Jonathan Seals

Jonathan Seals. Photo by Wayne Armstrong

Jonathan Seals. Photo by Wayne Armstrong

HOMETOWN: Aurora, Colo.

FIELD OF STUDY: Senior double-majoring in political science and religious studies and minoring in French

ACTIVITIES: Chair, Colorado Black Student Leadership Conference; Excelling Leaders Institute; past president, Black Student Alliance; intern, Colorado Black Chamber of Commerce Foundation


Why did you choose to pursue religious studies?

I think it’s important to understand religions across the world. For millions of people, there is no separation between church and state, which means by learning about the religion, you get a deeper understanding of the people. The study of religion is important especially today, when a lot of attention is centered on foreign policy with the Muslim world. Through mass media, we receive sound bites that often lead us to create completely false ideas of religions. My studies have helped me to demystify and understand different faiths across the globe.


What diversity-related activities are you involved in on campus?

I am heavily involved in the Black Student Alliance (BSA). My first year, I served as the first-year liaison. I then became the president of the organization my sophomore year. During my presidency, I initiated our first high school outreach program called A Day at DU, as well as spearheaded our first statewide conference called the Colorado Black Student Leadership Conference. I became so heavily involved in the alliance because I felt truly connected to the BSA community. The people were my friends — they helped me grow as a leader; and it was there that I felt that my voice and opinion matter. In BSA my ideas can have an impact on both the DU and Colorado communities. It is therapeutic, because often, as black students, we don’t necessarily feel as though our voice can create change on campus.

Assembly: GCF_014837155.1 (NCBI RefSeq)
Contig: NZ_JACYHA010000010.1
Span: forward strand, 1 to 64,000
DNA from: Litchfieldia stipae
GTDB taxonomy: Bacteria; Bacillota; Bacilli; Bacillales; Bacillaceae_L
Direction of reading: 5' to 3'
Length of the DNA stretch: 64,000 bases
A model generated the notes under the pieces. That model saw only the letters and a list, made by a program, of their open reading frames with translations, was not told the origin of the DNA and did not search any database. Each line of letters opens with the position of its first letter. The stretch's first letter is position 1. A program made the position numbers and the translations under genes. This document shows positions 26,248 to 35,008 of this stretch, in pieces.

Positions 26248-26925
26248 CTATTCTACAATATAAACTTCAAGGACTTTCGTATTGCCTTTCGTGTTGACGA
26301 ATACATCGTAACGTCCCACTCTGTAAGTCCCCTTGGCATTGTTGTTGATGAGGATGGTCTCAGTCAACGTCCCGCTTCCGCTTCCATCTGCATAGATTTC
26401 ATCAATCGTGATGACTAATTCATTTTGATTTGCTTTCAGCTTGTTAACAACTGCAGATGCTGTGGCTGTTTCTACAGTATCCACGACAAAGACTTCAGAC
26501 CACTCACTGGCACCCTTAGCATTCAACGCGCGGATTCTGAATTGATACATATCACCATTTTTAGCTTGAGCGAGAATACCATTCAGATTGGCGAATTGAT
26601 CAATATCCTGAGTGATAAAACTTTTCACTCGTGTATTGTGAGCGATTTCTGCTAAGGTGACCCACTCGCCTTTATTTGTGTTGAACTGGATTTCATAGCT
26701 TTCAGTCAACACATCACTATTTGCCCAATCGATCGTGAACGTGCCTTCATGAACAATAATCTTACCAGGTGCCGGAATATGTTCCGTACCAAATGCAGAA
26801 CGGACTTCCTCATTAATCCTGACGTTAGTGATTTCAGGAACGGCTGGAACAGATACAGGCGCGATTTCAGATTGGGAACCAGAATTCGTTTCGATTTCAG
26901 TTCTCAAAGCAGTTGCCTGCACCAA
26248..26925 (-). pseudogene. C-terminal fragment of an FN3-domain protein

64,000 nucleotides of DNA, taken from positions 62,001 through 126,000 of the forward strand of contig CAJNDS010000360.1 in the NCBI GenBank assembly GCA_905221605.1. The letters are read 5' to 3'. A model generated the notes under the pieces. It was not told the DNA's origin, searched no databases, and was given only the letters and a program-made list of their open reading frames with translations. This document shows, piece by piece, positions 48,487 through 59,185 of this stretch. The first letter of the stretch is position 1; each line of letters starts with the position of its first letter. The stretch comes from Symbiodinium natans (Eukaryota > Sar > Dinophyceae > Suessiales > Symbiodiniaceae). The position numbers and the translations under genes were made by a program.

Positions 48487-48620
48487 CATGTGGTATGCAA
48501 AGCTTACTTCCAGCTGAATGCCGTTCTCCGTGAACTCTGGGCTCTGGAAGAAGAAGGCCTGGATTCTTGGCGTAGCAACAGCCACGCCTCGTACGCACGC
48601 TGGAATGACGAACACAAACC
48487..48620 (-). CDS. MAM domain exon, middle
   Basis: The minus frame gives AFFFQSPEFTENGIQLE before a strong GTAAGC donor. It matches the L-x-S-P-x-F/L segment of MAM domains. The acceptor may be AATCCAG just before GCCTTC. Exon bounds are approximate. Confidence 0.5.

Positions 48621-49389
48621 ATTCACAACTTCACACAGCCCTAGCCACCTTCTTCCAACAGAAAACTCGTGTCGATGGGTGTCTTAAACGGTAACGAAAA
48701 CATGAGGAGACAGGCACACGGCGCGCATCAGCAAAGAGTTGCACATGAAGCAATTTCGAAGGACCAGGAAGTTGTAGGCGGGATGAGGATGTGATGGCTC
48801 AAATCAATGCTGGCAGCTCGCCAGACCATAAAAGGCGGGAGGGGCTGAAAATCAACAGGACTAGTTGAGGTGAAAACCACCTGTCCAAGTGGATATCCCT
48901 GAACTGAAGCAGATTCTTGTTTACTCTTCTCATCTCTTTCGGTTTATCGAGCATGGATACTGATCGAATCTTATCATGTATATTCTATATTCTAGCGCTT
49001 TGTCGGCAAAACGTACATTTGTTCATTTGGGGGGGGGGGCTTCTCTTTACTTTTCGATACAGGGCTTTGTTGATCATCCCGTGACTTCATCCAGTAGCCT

How have you seen inclusive excellence manifested on this campus?

The student population is becoming more diversified, and diversification is happening at the faculty and staff level as well. However, I think we need to work at better supporting groups from diverse backgrounds. For example, DU is home to a large international student population, and we need to find more ways to ensure they are having an enjoyable experience.


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